mockObject.Verify(interfaceObject);
}
[Test]
public void TestTheObjectCallingTheSecondDerivedMethod()
{
Expect.Call(interfaceObject.OverrideMethod()).Return(typeof(SecondDerivedClass) as object);
mockObject.Record();
derivedClassObject = new SecondDerivedClass();
derivedClassObject.NewMethod();
mockObject.Replay(interfaceObject);
Assert.That(interfaceObject.OverrideMethod(), Is.InstanceOf(typeof(object)));
mockObject.Verify(interfaceObject);
}
[Test]
[ExpectedException(typeof(NullReferenceException))]
public void TestTheObjectCallingTheThirdDerivedMethod()
{
Expect.Call(interfaceObject.OverrideMethod()).Throw(new NullReferenceException());
mockObject.Record();
thirdDerivedClassObject = new ThirdDerivedClass();
//thirdDerivedClassObject.NewMethod();
mockObject.Replay(interfaceObject);
Assert.That(interfaceObject.OverrideMethod(), Is.InstanceOf(typeof(Object)));
mockObject.Verify(interfaceObject);
}
}
}

// The CUT (Class Under Test)
using System;

namespace NewAndOverrideTest
{
public class BaseClass:INewOverride
{
protected BaseClass ob;
public BaseClass()
{

}
public void NewMethod()
{
ob = new BaseClass();
Console.WriteLine("Base Class");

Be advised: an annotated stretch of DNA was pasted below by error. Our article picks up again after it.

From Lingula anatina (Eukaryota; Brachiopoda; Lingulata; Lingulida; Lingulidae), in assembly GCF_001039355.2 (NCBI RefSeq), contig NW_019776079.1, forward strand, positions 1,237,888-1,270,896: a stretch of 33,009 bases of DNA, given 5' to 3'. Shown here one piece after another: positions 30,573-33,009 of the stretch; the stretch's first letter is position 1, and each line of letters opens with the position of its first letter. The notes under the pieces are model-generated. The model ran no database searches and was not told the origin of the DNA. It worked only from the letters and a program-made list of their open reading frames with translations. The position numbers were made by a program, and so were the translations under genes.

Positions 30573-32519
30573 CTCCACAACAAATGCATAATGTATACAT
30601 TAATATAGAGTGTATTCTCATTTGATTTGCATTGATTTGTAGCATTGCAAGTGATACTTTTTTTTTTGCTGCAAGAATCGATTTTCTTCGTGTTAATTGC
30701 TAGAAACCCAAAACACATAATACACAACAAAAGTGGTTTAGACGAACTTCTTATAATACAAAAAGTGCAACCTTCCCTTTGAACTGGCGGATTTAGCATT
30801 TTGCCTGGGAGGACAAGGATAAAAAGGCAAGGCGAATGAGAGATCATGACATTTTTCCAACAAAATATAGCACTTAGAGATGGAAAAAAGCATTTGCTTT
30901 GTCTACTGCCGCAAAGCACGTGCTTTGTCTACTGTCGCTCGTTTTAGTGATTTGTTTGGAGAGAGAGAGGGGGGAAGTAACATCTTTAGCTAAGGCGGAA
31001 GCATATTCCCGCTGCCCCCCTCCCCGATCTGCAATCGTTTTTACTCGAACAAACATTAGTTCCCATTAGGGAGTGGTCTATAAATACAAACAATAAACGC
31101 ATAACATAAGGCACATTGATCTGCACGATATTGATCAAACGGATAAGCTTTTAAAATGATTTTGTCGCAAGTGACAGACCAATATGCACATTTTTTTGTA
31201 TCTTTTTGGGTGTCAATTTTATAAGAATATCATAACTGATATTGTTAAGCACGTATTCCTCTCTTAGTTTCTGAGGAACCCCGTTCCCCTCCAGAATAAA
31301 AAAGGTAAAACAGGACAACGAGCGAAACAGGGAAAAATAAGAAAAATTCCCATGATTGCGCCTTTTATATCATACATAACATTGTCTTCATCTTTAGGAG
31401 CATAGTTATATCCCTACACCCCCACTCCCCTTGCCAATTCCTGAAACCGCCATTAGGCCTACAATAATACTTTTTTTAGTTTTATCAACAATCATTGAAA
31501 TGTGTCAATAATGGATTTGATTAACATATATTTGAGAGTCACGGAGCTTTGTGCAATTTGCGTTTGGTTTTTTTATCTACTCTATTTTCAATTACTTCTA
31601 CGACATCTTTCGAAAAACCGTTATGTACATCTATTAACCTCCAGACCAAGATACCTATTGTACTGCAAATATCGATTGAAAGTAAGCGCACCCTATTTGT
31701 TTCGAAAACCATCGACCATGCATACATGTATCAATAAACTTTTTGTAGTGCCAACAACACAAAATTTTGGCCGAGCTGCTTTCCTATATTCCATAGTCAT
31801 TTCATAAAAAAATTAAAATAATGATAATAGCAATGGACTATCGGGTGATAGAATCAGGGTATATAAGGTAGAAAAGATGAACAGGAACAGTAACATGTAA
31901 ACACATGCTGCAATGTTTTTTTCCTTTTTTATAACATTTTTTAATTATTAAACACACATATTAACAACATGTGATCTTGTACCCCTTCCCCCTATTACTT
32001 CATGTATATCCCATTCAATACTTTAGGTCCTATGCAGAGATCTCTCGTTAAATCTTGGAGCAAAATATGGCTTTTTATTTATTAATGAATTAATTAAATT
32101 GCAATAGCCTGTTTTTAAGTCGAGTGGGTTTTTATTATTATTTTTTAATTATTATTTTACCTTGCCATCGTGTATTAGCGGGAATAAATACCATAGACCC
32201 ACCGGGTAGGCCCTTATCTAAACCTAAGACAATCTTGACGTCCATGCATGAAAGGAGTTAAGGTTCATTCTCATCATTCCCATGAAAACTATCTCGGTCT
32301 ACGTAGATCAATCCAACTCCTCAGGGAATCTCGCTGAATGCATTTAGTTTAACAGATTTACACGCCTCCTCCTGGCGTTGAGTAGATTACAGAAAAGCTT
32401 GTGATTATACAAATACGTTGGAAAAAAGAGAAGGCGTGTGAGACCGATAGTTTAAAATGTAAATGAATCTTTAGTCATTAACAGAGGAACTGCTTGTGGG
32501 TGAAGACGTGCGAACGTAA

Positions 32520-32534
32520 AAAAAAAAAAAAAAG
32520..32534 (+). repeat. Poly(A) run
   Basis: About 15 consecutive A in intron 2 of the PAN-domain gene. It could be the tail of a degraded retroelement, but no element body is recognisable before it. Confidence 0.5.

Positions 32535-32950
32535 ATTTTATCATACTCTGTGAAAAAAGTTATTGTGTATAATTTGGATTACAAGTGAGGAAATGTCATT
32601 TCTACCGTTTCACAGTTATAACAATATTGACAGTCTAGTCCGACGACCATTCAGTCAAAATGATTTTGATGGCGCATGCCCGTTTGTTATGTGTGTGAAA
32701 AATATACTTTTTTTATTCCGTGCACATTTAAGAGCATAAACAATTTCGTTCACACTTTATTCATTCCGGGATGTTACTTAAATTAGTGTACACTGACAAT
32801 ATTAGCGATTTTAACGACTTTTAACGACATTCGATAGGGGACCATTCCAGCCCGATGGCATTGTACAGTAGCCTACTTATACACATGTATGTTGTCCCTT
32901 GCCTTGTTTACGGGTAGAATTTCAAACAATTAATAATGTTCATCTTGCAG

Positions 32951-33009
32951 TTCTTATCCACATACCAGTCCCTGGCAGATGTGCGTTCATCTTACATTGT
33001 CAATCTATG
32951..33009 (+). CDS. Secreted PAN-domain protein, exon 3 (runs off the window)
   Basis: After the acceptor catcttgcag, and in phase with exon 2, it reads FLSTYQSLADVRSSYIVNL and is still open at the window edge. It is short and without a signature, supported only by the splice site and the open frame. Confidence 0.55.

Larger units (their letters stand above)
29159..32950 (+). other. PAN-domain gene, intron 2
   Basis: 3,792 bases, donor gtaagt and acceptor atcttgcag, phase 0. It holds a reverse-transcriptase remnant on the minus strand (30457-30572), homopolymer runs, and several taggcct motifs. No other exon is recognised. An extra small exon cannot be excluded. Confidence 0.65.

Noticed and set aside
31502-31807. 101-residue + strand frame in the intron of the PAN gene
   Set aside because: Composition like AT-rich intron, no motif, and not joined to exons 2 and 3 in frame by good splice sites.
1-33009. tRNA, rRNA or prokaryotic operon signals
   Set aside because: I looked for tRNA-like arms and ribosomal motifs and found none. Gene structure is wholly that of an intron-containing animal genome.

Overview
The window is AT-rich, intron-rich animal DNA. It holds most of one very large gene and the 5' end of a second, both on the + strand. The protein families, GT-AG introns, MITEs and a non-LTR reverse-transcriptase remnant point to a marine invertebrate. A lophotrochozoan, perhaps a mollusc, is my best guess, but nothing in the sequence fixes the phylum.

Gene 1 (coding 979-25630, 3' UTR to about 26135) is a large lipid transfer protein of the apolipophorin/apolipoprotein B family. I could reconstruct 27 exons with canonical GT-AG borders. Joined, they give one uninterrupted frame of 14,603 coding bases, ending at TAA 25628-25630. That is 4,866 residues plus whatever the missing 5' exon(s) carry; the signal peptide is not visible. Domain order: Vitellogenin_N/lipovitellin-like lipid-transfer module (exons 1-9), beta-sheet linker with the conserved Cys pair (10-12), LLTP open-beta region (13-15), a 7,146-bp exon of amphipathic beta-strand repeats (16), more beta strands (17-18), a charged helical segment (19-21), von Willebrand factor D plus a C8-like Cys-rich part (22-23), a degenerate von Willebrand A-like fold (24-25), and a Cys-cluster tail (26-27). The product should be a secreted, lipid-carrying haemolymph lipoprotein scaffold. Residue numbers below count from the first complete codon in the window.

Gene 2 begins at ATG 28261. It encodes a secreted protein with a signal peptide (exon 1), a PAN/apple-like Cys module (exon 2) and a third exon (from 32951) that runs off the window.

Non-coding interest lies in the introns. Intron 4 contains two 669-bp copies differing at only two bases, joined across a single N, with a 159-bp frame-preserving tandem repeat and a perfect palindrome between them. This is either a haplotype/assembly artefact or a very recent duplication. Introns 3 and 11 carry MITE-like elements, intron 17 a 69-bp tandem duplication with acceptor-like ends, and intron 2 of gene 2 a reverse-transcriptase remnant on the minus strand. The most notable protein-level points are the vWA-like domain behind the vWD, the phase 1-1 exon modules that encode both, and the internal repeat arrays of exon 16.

}
public Object OverrideMethod()
{
Console.WriteLine("Virtual from Base Class");
return ob as object;
}
}
public class DerivedClass : BaseClass
{
public void NewMethod()
{
ob = new DerivedClass();
Console.WriteLine("DerivedClass Class");
}
public Object OverrideMethod()
{
Console.WriteLine("Override from DerivedClass Class");
return ob as object;
}
}
public class SecondDerivedClass : DerivedClass
{
public void NewMethod()
{
ob = new SecondDerivedClass();
Console.WriteLine("SecondDerivedClass Class");
}
public new Object OverrideMethod()
{
Console.WriteLine("Override from SecondDerivedClass Class");
return ob;
}
}
public class ThirdDerivedClass : SecondDerivedClass
{
public void NewMethod()
{
ob = new SecondDerivedClass();
Console.WriteLine("ThirdDerivedClass Class");
}
public Object OverrideMethod()
{
Console.WriteLine("Override from ThirdDerivedClass Class");
return ob as object;
}
}
}